OAKLAND, CALIF. — OAKLAND, Calif. -- The Oakland A's put a lot of faith in Shawn Hillegas by awarding him a spot in their rotation, and yesterday Hillegas took the first step toward justifying the team's decision.
The 28-year-old right-hander shut out the Milwaukee Brewers for six innings in his first start for Oakland, and that performance was the cornerstone of an 8-2 victory at the Oakland Coliseum.
It took more than Hillegas' strong effort to wrap up the A's first homestand with a 4-2 record. Dave Henderson, who had been off to a 1-for-11 start, including four strikeouts on Saturday, had a pair of RBI and his first home run of the season.
Rickey Henderson walked and also homered, the 200th of his career. Terry Steinbach had two doubles and threw out a pair of base runners when they meant something to the Brewers.
Hillegas, however, made it all matter. In equaling his win total of last year in one day, Hillegas was unruffled, even after he gave up a single to leadoff man Darryl Hamilton.
"I just stepped back and took a deep breath," said Hillegas. "That's what Bob Welch told me to do."
Presumably, Welch also told Hillegas to throw the ball over the plate with something on it.
"I never have had much success against the Brewers," said Hillegas, who had a 1-2 record and 4.94 ERA against them before yesterday. "It's a matter of style. They are a high-ball-hitting team, and I am a high-ball pitcher. But today I was up and down with pretty good success."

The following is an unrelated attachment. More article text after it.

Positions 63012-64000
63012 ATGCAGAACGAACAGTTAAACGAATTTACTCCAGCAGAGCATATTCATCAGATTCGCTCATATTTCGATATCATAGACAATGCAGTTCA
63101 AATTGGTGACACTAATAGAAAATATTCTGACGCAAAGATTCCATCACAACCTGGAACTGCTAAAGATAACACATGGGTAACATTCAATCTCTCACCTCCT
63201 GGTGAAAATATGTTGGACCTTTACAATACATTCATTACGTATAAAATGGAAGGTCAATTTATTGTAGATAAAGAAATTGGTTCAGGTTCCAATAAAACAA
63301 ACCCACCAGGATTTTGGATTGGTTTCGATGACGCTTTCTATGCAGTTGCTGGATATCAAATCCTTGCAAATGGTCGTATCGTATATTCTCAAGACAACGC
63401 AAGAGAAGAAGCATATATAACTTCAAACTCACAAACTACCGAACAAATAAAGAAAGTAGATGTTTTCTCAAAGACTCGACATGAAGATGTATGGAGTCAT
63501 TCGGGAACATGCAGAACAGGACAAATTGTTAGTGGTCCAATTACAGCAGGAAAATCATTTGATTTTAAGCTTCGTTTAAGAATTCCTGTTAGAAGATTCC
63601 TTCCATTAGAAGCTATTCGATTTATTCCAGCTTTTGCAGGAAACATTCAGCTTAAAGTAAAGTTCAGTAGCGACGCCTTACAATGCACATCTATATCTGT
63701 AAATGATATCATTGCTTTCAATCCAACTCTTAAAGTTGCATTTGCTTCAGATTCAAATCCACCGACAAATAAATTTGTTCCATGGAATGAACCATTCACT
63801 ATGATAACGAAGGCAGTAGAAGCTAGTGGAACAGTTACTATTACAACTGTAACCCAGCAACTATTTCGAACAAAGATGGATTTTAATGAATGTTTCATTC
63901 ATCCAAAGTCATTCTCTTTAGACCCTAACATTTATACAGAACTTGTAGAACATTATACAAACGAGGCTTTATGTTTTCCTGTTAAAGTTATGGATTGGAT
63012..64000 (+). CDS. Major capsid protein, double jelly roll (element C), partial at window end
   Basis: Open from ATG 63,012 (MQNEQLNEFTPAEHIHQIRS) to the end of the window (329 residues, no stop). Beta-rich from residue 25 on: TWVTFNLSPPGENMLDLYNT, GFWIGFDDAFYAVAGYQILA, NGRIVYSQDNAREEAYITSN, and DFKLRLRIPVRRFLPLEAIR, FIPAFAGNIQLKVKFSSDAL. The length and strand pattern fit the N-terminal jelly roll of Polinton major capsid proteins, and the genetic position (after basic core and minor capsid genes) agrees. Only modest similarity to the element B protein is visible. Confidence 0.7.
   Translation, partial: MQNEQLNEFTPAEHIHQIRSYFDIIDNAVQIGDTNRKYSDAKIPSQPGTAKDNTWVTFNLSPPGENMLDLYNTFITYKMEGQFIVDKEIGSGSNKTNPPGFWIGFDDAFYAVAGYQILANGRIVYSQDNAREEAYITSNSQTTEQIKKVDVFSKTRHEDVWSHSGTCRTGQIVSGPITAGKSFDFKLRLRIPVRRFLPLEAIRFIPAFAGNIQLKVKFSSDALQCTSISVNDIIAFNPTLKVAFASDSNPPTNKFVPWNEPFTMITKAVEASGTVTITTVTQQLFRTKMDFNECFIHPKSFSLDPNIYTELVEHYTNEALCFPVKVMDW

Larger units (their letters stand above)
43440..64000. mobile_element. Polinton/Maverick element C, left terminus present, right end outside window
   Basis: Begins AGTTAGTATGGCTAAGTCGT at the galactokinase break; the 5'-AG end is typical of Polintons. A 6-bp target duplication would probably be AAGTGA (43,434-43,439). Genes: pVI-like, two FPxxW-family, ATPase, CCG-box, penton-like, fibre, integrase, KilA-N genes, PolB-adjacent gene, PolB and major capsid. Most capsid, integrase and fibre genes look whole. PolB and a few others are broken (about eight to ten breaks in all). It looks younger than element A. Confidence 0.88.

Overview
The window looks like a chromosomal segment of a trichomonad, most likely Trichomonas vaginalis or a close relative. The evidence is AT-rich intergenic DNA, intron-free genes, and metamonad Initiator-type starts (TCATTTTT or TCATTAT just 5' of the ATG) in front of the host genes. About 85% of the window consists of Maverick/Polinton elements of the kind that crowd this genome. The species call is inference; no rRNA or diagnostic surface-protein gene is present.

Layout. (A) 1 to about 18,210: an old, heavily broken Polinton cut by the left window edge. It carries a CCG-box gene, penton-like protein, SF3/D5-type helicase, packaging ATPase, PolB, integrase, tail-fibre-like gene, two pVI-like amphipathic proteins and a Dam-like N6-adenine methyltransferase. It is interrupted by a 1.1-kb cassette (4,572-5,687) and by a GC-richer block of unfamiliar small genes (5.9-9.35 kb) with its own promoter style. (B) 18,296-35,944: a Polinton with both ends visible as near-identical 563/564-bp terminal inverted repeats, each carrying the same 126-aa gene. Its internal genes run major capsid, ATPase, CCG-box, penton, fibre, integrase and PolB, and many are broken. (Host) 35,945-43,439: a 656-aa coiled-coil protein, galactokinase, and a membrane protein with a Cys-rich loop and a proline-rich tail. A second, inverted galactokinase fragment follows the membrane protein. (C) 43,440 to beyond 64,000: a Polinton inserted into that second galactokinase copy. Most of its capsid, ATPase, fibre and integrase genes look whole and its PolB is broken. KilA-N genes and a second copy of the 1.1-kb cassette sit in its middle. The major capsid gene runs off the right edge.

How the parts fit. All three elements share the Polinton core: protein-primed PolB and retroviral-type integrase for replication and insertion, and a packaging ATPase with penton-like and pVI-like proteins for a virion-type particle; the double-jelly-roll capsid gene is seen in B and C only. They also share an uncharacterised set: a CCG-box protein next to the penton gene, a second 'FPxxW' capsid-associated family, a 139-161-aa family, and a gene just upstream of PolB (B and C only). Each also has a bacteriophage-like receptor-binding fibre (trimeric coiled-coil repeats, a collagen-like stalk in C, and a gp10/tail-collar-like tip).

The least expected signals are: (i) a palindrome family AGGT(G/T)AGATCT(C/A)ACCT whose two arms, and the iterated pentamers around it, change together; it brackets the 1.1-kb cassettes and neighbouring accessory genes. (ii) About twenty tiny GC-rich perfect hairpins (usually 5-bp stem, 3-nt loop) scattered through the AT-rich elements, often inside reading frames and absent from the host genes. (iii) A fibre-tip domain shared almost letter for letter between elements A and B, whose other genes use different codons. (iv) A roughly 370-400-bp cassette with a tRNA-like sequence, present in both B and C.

"He really did move the ball around," said Steinbach, who threw out Hamilton trying to steal second in that first inning to ease the path for Hillegas. "It was mainly just fastball, forkball today. I didn't have much of a feel for him during spring training because he was hurt. But he threw the ball real well."
Hillegas is looming larger in the A's plans because of the injury to Ron Darling. "He is in our rotation, so he is important to us," said manager Tony La Russa. "But if he gets extra starts, that will make him that much more important."
"He has a lot of ability," said pitching coach Dave Duncan. "We don't want to get too carried away with one game, but he did a lot of things right today, and that's a good sign. He can win a lot of games in the big leagues."
Hillegas allowed just four hits, and permitted just one Brewer to get as far as third base until he was removed for Joe Boever.
The A's handed Hillegas a 1-0 lead against Bill Wegman (0-1) in the first inning, Rickey Henderson walking and coming around. Dave Henderson's home run, the second of his two hits, made it 2-0 in the fifth.
"Dave Henderson [who also singled in the second, had a sacrifice fly in the sixth and walked and scored in the eighth] really sparked us with his at-bats," said La Russa. "He had a tough day yesterday, but he did some thinking overnight and, against some real good pitchers, had at-bats as good as anybody in uniform today."
"It was nice to make decent contact in a game," said Henderson, whose home run was his first since September 1991. "When you have been around the league awhile, you make adjustments.
"I missed by half an inch yesterday, so today I moved up half an inch. But the biggest adjustment I made was I didn't panic. I wasn't depressed. I went home [Saturday night] and played with my kids. I didn't go home and kick 'em."
Henderson, who missed virtually all of last year with various leg injuries, was not concerned with his slow start.
"The first week of the season, that's all it is," he said. "You've got guys hitting .500 and you've got guys hitting .100. Wait until it all evens out. . . . I've done it all in this league. I have hit three home runs in a game, and I have struck out four times. I've been on both ends of the spectrum."